How to Pick the Perfect ADHD Coach
What should you look for when seeking help??
Posted Dec 16, 2018
In our last blog, we covered why having a good coach is an important ingredient on the road to goal achievement and self-esteem. In case you need a refresher, we described how a good coach can move you away from a negative cycle of failure toward a positive cycle of achievement. When caught in a negative cycle, you make the same mistakes over and over and fail even when you manage to put in great effort, resulting in decreased self-esteem. Low self-esteem makes it difficult to take advice without feeling personally criticized. An inability to make use of constructive criticism makes it hard to change your strategy -- resulting in repeated failures in a vicious downward spiral. A good coach knows how to move you from this negative spiral toward an upward cycle of success. In the positive cycle, you achieve specific goals, enjoy the reward that comes with achievement, and build up your self-esteem. When you feel good about yourself, you are able to take advice, leading to further improvement and expansion of your skills through training -- that in turn leads to greater success and better self-esteem: a positive upward cycle.
That’s great, you may say--who wouldn’t want to get onto a positive cycle of success? But how do I find a coach who can help me with that?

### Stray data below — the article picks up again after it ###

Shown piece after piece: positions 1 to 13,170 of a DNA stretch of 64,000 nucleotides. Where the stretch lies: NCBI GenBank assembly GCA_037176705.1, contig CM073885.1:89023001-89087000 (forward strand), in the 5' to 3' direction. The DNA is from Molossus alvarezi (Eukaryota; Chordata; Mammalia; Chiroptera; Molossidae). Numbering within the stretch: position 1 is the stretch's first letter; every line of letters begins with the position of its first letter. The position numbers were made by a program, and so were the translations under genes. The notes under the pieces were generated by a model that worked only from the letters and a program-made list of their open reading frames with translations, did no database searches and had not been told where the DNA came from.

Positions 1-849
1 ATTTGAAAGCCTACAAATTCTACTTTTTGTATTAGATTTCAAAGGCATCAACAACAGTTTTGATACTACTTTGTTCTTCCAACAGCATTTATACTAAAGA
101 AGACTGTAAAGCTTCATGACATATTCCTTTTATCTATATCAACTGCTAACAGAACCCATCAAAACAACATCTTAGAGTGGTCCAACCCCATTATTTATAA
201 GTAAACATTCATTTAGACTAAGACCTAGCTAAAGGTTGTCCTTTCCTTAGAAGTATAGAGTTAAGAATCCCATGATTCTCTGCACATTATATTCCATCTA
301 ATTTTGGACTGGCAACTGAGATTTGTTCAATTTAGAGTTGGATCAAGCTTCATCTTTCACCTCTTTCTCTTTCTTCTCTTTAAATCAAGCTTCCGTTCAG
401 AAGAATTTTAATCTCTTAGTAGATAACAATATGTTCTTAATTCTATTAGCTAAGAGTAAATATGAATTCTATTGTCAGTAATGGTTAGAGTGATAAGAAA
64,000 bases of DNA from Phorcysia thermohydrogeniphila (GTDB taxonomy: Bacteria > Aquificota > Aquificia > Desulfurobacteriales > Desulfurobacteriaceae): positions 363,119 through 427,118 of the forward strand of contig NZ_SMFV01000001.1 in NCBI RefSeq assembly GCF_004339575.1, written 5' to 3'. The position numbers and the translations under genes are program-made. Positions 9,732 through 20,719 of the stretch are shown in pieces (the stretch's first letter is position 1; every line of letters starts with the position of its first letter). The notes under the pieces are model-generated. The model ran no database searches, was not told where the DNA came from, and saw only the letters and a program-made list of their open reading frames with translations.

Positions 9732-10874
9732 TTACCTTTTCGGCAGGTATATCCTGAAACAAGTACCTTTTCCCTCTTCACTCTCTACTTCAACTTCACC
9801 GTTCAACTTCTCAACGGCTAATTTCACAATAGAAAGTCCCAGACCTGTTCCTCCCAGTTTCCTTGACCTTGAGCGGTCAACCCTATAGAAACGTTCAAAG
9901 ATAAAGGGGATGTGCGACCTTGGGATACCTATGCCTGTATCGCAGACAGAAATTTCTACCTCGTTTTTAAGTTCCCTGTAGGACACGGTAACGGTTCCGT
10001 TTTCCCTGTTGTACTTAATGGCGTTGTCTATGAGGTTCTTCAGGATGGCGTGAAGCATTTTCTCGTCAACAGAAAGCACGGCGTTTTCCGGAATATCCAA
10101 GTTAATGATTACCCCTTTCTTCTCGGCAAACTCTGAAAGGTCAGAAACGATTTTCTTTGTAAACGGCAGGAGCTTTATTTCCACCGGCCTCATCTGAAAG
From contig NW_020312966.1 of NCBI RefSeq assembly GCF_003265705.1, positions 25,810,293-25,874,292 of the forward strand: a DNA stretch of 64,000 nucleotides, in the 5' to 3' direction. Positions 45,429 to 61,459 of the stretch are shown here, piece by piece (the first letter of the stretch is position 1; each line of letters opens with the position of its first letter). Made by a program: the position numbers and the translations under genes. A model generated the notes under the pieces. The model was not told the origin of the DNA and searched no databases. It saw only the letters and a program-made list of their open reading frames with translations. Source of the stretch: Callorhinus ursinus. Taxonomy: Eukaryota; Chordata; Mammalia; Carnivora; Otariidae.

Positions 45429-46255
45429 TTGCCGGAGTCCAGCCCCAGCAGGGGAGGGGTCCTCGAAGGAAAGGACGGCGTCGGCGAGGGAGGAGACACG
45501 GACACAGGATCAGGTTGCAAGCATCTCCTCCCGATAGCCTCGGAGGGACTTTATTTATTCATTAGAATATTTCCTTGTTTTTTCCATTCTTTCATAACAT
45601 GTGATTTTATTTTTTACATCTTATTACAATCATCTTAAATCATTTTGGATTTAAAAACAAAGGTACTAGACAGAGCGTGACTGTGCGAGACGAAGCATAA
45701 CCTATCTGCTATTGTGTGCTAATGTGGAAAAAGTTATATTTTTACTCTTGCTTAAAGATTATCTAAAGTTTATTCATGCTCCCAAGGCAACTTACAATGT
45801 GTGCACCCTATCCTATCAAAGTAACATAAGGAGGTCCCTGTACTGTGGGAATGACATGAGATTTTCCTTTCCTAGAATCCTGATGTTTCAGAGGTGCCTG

When looking for advice, many people initially turn to those near and dear to them. A wife may ask her husband and vice versa; a child may ask a parent, or (more frequently) a parent may offer unsolicited advice to their child. Of course, the people close to you know you well, so they may have useful things to tell you. Unfortunately, for emotional reasons it is often difficult to accept advice from the people closest to you. Long-simmering conflicts interfere with their ability to offer you dispassionate feedback; and interfere with your ability to accept it from them. This can be especially true for someone already caught up in the cycle of failure: repetitive mistakes often become the “push button” issues in a relationship. Parents of a kid with ADHD who are already frustrated may find it tempting to just give him answers rather than coach him through the questions on his homework. They may also, subconsciously or otherwise, underestimate his potential to work successfully because they have been burned so many times in the past. So although it may seem like the people closest to you are in a good position to coach you, and although they may be willing to do so for free, they are often the worst people to help you out of a negative cycle of failure.